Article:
Scientists monitoring whales in Canada’s St. Lawrence River have noticed something peculiar about a group of young belugas – one of them isn’t a beluga at all.
The St. Lawrence belugas appear to have adopted a stray narwhal, who was spotted swimming with a group of at least 10 other whales in drone footage captured in August.
While narwhals typically spend their lives in cold Arctic waters, this individual has, for some reason, ventured further south.
And, researchers say he seems right at home with his new family.
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The St. Lawrence belugas appear to have adopted a stray narwhal, who was spotted swimming with a group of at least 10 other whales in drone footage captured in August. The narwhal can be seen as the dark, speckled whale just above the center of the image
According to the researchers with the Group for Research and Education on Marine Mammals (GREMM), this isn’t even the first time they’ve spotted the lost narwhal with his beluga companions.
The male narwhal was seen back in 2016 and 2017, too. With a dark, speckled coloration and a massive tusk protruding from his head, he sticks out like a sore thumb among the pale beluga whales.
But, that hasn’t stopped this group from taking him in as one of their own.
‘The drone sequence that we collected showed a narwhal that seems to be at home with the St. Lawrence belugas,’ the researchers wrote in a blog post.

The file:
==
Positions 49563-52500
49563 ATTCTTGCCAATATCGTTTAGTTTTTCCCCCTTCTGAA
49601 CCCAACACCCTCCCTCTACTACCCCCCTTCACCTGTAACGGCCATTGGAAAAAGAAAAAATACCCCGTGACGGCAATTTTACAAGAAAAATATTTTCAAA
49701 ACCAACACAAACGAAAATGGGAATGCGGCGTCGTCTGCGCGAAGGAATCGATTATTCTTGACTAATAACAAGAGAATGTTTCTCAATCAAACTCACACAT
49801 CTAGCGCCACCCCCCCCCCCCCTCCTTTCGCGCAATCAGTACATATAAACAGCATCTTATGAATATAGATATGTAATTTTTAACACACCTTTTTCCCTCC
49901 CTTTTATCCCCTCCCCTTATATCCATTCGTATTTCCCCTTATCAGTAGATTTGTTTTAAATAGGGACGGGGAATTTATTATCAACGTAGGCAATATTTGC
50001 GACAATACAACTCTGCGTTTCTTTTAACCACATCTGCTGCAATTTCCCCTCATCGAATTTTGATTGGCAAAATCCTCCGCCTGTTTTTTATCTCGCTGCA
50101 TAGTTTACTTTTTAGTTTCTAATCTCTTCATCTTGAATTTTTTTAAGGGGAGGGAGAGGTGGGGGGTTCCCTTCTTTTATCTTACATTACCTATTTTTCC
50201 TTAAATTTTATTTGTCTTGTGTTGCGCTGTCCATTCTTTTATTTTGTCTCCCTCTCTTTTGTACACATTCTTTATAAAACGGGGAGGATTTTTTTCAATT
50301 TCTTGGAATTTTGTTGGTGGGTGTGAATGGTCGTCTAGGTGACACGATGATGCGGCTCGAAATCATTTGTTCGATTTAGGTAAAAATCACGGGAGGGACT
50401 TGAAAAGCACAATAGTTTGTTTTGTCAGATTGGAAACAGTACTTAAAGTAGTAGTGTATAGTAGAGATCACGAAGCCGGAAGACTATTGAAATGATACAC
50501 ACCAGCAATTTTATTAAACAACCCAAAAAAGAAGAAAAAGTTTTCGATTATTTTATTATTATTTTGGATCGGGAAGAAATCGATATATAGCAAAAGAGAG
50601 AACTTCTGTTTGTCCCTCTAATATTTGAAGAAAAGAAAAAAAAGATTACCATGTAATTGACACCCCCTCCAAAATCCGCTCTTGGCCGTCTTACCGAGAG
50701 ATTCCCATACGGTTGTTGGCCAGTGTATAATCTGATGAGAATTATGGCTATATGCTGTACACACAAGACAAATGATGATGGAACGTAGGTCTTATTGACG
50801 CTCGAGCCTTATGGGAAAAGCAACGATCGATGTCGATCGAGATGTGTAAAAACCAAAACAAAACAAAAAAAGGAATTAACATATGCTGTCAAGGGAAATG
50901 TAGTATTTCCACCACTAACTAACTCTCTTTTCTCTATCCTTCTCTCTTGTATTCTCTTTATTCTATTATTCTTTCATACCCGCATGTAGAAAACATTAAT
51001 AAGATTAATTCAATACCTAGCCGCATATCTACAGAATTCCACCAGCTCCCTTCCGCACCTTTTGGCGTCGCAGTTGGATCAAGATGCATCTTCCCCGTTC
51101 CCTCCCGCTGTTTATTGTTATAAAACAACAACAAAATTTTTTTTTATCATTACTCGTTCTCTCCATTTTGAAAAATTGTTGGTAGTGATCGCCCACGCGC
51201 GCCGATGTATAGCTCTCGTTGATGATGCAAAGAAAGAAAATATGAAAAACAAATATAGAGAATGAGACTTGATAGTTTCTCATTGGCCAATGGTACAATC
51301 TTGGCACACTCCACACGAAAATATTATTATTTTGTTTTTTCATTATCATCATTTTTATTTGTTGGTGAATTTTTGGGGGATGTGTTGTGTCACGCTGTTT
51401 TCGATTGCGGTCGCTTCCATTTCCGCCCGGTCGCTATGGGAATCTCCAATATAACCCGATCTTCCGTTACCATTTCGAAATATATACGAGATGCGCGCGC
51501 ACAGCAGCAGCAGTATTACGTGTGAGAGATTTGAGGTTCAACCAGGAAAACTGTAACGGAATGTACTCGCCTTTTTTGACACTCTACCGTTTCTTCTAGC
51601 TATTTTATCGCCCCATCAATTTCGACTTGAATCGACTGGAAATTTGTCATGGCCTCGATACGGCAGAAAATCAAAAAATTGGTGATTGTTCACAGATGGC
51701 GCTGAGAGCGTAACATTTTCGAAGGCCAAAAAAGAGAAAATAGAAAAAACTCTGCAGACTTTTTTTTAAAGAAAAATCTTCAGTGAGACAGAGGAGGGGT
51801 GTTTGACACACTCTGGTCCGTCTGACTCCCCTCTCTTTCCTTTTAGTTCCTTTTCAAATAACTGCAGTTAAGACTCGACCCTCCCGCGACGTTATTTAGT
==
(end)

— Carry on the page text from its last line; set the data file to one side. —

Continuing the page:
‘We observe it in a group of about ten young males in the midst of socializing.’
Footage of the sighting shows roughly a dozen white beluga whales swimming in the St. Lawrence River.
As they get closer to the surface, it becomes instantly clear that one is not like the rest.
The whales swim playfully together, forming a closely packed group and bumping up against one another.
The male narwhal was seen back in 2016 and 2017, too. With a dark, speckled coloration and a massive tusk protruding from his head, he sticks out like a sore thumb among the pale beluga whales. But, that hasn’t stopped this group from taking him in as one of their own
NARWHALS AND BELUGA WHALES GO THROUGH MENOPAUSE, TOO
Beluga whales and narwhals go through menopause ‘just like humans’, scientists have discovered.
They suggest the trait, which is extremely rare in the animal kingdom, helps cut down competition for food within family groups.
Most species in the wild continue reproducing until they die, but the latest finding means a total of five species are now known to stop reproducing during their lifetime.
Alongside humans, killer whales and short-finned pilot whales were the only other species previously known to experience the menopause.
Understanding how whales evolved the trait may shine light on why our early ancestors developed it themselves.
Researchers from the University of Exeter, University of York and US Center for Whale Research conducted the new study.
It might seem unusual, but as rising temperatures increasingly push species into new environments, the researcher say it could soon become more common.
‘Due to the climate change being observed in the Arctic, there is a chance that these two related species (the beluga and narwhal belong to the same family: Monodontidae) might find themselves in one another’s company more and more frequently in the decades to come,’ the GREMM researchers wrote.
‘We already see this phenomenon in other species such as the polar bear and the grizzly, which have even been observed to interbreed.
‘Might we someday observe a narwhal-beluga hybrid in the St. Lawrence?’